Here’s a structured response process to address employee grievances promptly and demonstrate your commitment to transparency as an employer.

Step 1: Acknowledge
Begin by thanking the author for leaving a review. Positive or negative, they took the time to voice a point of view. So, before you do anything else, acknowledge their choice to share feedback.

e.g., Thank you for taking the time to write a review.

Step 2: Address
Next, clearly state whether any actions or corrective measures are being taken as a result of the feedback. This addresses the ultimate outcome of the review up front.

e.g., We are not planning to update our compensation policy at this time.

Step 3: Elaborate
You’ve just stated an outcome. Now offer a short rationale for that outcome. Don’t apologise if it’s not the desired outcome. Instead, build empathy for your point of view. Explain in plain terms how and why the decision was made, and by whom.

e.g., Our <Dept> team is responsible for compensation. Adjustments are made annually on a team-by-team basis.

Step 4: Be transparent
Whenever possible, include specific details to support the decision-making process. Remember, you’re trying to build trust and empathy. The more open and transparent you can be, the better.

e.g., We track our policies against the market. Based on our evaluation, we believe that compensation is in line with median expectations for the industry. Our assessment corelates with data on online review sites Indeed and Payscale.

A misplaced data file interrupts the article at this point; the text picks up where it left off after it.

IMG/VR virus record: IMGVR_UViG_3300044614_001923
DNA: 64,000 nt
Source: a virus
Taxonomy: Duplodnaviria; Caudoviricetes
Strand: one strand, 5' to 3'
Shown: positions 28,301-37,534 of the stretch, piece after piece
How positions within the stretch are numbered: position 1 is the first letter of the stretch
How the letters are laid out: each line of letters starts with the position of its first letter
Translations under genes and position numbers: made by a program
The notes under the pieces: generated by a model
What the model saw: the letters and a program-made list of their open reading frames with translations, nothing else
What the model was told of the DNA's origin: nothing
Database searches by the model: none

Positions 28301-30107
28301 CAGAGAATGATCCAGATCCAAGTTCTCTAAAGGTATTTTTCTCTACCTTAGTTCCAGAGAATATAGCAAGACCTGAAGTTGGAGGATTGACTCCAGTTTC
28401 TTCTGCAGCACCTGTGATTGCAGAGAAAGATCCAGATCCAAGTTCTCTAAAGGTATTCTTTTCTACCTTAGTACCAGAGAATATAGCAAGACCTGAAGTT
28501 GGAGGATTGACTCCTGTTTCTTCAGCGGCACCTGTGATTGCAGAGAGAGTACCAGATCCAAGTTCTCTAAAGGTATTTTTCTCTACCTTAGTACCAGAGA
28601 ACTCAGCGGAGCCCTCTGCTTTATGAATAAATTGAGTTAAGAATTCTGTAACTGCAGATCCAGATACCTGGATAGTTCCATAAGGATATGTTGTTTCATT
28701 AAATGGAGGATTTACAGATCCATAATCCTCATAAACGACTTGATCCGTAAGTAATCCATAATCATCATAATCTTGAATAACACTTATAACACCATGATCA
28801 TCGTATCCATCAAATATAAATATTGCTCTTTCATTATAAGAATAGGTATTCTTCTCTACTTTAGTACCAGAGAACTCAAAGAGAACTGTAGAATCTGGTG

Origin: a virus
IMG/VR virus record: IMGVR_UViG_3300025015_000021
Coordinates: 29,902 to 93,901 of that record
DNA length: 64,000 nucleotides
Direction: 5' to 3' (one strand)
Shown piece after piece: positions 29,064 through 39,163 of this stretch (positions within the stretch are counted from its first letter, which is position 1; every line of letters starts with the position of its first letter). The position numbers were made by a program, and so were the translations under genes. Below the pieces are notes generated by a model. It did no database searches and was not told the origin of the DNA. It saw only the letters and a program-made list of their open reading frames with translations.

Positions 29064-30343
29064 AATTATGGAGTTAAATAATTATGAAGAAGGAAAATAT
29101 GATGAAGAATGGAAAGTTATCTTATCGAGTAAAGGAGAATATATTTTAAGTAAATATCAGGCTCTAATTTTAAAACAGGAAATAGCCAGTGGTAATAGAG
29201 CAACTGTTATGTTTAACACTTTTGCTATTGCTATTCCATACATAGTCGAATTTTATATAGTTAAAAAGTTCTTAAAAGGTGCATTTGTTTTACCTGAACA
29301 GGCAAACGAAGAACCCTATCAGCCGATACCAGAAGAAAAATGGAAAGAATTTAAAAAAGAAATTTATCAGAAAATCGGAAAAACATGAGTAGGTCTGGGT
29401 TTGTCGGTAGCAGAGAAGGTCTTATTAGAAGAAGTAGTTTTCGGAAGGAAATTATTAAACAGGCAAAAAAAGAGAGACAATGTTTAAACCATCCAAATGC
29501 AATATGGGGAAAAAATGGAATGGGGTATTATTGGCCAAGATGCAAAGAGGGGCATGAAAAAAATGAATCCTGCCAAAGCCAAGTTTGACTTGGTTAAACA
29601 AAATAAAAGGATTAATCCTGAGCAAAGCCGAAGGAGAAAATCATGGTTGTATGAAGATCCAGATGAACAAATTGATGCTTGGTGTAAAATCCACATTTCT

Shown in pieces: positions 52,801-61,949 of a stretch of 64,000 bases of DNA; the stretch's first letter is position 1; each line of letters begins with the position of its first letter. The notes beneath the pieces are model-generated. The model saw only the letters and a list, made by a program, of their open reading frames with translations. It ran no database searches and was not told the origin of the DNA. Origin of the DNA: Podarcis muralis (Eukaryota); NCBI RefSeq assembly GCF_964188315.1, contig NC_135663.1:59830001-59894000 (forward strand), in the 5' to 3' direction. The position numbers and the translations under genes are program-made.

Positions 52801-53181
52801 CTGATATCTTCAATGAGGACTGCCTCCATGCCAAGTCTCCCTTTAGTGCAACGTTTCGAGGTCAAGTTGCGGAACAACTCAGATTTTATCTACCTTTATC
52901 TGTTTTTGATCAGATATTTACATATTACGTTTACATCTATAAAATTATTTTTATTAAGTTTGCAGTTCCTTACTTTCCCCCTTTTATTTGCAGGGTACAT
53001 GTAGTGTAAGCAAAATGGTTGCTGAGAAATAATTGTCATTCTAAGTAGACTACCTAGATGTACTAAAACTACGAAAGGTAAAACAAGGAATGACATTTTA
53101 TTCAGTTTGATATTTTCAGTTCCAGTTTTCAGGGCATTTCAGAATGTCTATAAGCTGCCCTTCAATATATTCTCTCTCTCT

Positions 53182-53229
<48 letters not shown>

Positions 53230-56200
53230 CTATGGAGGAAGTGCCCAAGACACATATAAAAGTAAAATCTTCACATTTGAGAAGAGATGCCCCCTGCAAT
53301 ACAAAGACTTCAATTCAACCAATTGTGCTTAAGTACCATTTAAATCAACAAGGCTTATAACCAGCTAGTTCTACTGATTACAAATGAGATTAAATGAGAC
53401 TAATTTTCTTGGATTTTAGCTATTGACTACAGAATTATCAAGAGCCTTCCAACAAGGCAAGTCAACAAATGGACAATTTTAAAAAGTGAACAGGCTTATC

Step 5: Offer to follow up
Extend a personal invitation for further dialogue. Provide an opportunity for the reviewer to follow up directly, expressing openness to additional insights and a genuine interest in addressing any ongoing concerns.

e.g., If you’d like to discuss compensation in more detail, feel free to email us at…

In a nutshell
An active Glassdoor profile is a crucial component of successful employer branding. Since 75% of active job seekers are more likely to apply to companies managing their employer brand effectively, active review management becomes paramount.

Effective response practices like using generic language, prioritising negative feedback, replying promptly, and being selective contribute to successful review management. Tailoring responses to specific complaints can build empathy and enhance your company's reputation.

Maximum x Glassdoor + Indeed: Closing the gap between what you want to do and what you can do.
At Maximum, we recognise that for many employer brand teams, best practices and working reality are often at odds. Budget constraints, resource limitations, and the many complexities of life within a large organisation means that much of the time, it’s a question of balancing competing needs, prioritising, and making trade-offs. This is exactly why we have partnered with Glassdoor and Indeed. Together, we’re best placed to maximise the ROI of your investment. Focused insights. Targeted solutions. All delivered where it can make the most impact — two of the world’s leading job portals.

This article is written by Lie Yan Tang, Head of Client Services, Maximum.

ALSO READ: Forget your career site. The real employer branding is happening on Glassdoor and Indeed

Photos: Provided by Maximum